• James5mith - Tuesday, September 1, 2020 - link

    So HDD's are extremely unreliable compared to SSD's? I've deployed hundreds of HDD's and dozen's of SSDs over the last 3 years. I've had 1 HDD die, and 7 SSD's die, 3 of them within 2 weeks of deployment.

    Which one is more unreliable again?

    HDD's: Seagate 4TB ES.3's
    SSD's: Samsung 950 Pro, Samsung 970 Evo+, "HP" EX950

    One 950 pro died, 2 Evo+ died, and 4 EX950's died.
    Reply
  • damianrobertjones - Sunday, September 6, 2020 - link

    Stop it with the stupid 'boomer' rubbish (The poster could be 12 for all you know). Most 'average' people have no idea what they're doing when it comes to computers.

    What you say 'might' be true, but that doesn't stop most of the oems still shipping laptops with small SSD+1tb HDD. I've also been handed laptops that are 6/7 years+ and the HDD still works.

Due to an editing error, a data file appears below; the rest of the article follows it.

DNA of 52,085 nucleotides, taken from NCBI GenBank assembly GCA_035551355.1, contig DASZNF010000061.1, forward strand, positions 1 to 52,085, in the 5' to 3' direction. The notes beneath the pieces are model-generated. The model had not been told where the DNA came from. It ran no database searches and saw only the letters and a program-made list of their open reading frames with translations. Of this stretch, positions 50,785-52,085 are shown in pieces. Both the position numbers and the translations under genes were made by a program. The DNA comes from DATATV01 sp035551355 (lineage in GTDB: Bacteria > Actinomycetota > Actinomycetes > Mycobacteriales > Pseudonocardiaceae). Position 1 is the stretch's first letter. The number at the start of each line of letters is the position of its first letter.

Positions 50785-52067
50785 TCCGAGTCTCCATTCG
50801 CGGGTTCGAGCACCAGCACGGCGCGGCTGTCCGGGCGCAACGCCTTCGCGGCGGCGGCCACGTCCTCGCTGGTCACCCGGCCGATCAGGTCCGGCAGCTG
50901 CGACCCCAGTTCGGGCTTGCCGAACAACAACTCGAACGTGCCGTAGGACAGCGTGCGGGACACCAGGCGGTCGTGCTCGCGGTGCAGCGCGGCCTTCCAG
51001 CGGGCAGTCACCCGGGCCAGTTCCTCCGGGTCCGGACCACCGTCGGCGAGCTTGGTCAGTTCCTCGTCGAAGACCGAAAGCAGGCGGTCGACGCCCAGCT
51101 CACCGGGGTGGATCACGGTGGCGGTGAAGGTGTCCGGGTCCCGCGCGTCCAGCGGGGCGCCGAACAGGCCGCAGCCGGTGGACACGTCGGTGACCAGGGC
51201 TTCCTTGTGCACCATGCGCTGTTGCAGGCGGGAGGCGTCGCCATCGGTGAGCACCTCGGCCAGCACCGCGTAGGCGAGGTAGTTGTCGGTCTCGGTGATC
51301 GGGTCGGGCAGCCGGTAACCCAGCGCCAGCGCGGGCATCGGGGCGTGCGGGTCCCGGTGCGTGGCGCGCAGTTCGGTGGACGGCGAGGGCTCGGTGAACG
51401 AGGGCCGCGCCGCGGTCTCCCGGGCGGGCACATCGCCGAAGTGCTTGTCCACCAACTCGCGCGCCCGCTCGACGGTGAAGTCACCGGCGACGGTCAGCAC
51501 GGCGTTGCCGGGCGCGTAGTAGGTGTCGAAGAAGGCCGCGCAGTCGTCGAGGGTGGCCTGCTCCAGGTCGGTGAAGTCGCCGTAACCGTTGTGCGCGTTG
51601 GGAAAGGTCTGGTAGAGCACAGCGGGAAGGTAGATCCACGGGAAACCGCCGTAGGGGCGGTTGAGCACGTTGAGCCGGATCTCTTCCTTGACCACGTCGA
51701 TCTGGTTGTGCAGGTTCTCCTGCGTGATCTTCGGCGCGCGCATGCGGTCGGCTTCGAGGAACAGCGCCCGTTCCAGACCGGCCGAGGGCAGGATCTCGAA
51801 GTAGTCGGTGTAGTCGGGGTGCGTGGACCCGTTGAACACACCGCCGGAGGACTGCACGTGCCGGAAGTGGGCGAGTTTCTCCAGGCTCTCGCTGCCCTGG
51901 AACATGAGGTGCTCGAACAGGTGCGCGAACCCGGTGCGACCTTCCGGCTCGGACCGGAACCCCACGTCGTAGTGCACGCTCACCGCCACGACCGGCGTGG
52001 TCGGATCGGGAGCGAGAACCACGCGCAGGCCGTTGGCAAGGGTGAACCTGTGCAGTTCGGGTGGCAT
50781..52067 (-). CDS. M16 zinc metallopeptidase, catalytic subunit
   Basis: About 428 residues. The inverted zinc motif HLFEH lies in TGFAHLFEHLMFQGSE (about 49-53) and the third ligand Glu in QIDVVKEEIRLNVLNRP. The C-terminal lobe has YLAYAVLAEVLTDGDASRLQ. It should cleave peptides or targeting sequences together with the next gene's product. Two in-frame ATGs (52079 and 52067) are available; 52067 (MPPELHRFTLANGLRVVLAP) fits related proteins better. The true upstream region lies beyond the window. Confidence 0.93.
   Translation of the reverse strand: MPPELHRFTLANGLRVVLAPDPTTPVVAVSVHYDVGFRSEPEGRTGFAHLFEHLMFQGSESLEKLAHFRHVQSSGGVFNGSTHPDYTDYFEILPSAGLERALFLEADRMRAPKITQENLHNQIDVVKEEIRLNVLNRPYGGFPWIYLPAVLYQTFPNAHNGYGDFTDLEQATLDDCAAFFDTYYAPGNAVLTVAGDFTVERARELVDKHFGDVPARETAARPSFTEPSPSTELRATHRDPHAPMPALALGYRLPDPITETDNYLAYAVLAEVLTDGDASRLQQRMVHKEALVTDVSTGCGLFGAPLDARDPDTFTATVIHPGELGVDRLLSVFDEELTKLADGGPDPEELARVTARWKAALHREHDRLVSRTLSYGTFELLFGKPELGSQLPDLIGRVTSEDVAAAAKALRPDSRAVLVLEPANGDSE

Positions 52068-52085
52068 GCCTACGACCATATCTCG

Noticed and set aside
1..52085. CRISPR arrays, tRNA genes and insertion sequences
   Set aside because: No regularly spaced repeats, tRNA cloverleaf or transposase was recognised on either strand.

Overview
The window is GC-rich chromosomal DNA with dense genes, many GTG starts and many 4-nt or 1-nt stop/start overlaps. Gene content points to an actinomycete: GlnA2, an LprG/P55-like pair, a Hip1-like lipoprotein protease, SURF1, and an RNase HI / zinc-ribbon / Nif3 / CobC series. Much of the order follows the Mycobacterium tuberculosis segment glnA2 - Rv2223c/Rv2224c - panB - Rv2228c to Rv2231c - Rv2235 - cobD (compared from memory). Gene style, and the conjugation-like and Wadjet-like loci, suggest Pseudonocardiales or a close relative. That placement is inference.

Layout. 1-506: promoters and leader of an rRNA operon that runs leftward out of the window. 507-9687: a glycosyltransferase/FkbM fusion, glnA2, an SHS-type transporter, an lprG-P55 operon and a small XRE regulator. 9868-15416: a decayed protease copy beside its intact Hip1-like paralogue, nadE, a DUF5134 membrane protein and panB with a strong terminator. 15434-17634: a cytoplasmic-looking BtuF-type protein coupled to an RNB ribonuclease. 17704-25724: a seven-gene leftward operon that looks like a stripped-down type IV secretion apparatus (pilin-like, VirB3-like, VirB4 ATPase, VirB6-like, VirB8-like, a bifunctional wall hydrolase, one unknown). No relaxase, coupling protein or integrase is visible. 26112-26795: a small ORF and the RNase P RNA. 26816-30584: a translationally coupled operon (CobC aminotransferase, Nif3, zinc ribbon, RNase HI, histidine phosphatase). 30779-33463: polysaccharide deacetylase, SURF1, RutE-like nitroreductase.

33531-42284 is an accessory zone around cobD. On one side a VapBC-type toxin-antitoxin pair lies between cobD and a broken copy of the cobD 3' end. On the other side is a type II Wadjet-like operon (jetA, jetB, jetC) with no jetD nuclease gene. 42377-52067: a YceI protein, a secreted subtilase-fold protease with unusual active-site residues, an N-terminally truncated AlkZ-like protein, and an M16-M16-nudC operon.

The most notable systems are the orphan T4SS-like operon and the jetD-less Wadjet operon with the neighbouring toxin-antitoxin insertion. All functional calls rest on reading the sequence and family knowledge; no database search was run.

Reply
  • mikeatx - Thursday, September 10, 2020 - link

    it is just a massive pain to do SSD+HDD, stop giving the HDD industry life support, leave the fragile moving parts where they belong, in the past or in big racks Reply
  • mikeatx - Thursday, September 10, 2020 - link

    hear hear Reply
  • yankeeDDL - Thursday, September 3, 2020 - link

    I'm talking about laptops. Reply
  • Byte - Monday, August 31, 2020 - link

    I guess we cloud everything. But seriously phones are starting to come to 256GB standard soon. Reply
  • Santoval - Monday, August 31, 2020 - link